Money, Money, Money

Writers have grappled with it and scrambled for it. It’s been called the root of all evil and the enemy of friendship. Aspirational, inspirational, or downright spiteful, here are the best and bitterest musings on wealth and money gathered from our favorite writers and thinkers, many of them Haves, most of them Have-Nots.

He only is rich who owns the day.
—Ralph Waldo Emerson, Society and Solitude

Dad said I would always be “high minded and low waged” from reading too much Ralph Waldo Emerson. Maybe he was right.
—Jim Harrison, The English Major

To kill a relative of whom you are tired is something. But to inherit his property afterwards, that is genuine pleasure.
—Honoré de Balzac, Le Cousin Pons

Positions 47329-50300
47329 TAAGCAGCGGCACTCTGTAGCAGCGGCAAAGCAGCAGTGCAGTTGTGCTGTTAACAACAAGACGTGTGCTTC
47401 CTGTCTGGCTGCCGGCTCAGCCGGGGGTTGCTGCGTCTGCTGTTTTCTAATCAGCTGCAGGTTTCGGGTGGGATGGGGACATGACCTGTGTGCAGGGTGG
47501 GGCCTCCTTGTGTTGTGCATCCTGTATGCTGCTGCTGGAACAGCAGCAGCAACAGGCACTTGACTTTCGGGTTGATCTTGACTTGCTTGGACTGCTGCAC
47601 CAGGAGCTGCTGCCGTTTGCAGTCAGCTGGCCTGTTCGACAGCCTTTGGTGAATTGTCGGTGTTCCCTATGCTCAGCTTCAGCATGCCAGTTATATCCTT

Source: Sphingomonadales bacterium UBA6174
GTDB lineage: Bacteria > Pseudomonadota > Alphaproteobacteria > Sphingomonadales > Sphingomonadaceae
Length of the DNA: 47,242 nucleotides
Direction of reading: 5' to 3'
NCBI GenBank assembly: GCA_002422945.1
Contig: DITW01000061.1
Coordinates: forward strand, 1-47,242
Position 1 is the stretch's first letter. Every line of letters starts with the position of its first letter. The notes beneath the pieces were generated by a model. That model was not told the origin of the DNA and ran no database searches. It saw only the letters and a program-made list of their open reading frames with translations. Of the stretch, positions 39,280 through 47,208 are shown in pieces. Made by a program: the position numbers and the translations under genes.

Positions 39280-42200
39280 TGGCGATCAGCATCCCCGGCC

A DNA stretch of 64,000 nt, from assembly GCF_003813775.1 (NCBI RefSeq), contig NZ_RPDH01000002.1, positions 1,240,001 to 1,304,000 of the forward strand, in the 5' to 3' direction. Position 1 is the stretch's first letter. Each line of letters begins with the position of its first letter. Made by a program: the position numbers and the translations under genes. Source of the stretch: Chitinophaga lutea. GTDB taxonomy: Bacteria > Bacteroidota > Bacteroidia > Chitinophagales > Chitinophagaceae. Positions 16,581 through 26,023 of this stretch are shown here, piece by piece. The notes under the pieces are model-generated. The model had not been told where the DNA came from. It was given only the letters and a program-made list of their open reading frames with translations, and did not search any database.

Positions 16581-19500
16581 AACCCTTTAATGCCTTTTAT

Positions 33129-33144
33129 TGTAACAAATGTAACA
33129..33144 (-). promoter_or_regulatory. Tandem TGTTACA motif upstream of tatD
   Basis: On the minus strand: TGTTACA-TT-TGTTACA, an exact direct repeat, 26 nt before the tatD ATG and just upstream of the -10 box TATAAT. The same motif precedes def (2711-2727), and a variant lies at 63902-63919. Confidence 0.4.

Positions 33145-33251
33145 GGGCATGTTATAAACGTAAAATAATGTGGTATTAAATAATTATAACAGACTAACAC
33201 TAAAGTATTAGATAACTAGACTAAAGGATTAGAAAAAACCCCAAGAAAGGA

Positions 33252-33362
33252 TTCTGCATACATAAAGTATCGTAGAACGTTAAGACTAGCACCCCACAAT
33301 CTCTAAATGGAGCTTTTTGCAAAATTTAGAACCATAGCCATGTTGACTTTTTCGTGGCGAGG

If you observe, people always live forever when there is an annuity to be paid them.
—Jane Austen, Sense and Sensibility

Mother, Father,
so young, so hot, so jazzy,
so like Zelda and Scott
with drinks and cigarettes and turbans
and designer slacks and frizzy permanents
and all that dough,
what do you say to me now,
here at my sweaty desk in 1971?
—Anne Sexton, “The Money Swing”

A poem is my money. . . . My poem is my property, like my lawn.
—Eileen Myles, “Times I’ve Got Paid”

Quarterly, is it, money reproaches me:
“Why do you let me lie here wastefully?
I am all you never had of goods and sex,
You could get them still by writing a few cheques.”
—Philip Larkin, “Money”

There’s always something to do if you don’t have to work or consider the cost. It’s no real fun but the rich don’t know that. They never had any. They never want anything very hard except maybe somebody else’s wife and that’s a pretty pale desire compared with the way a plumber’s wife wants new curtains for the living room.
—Raymond Chandler, The Long Goodbye

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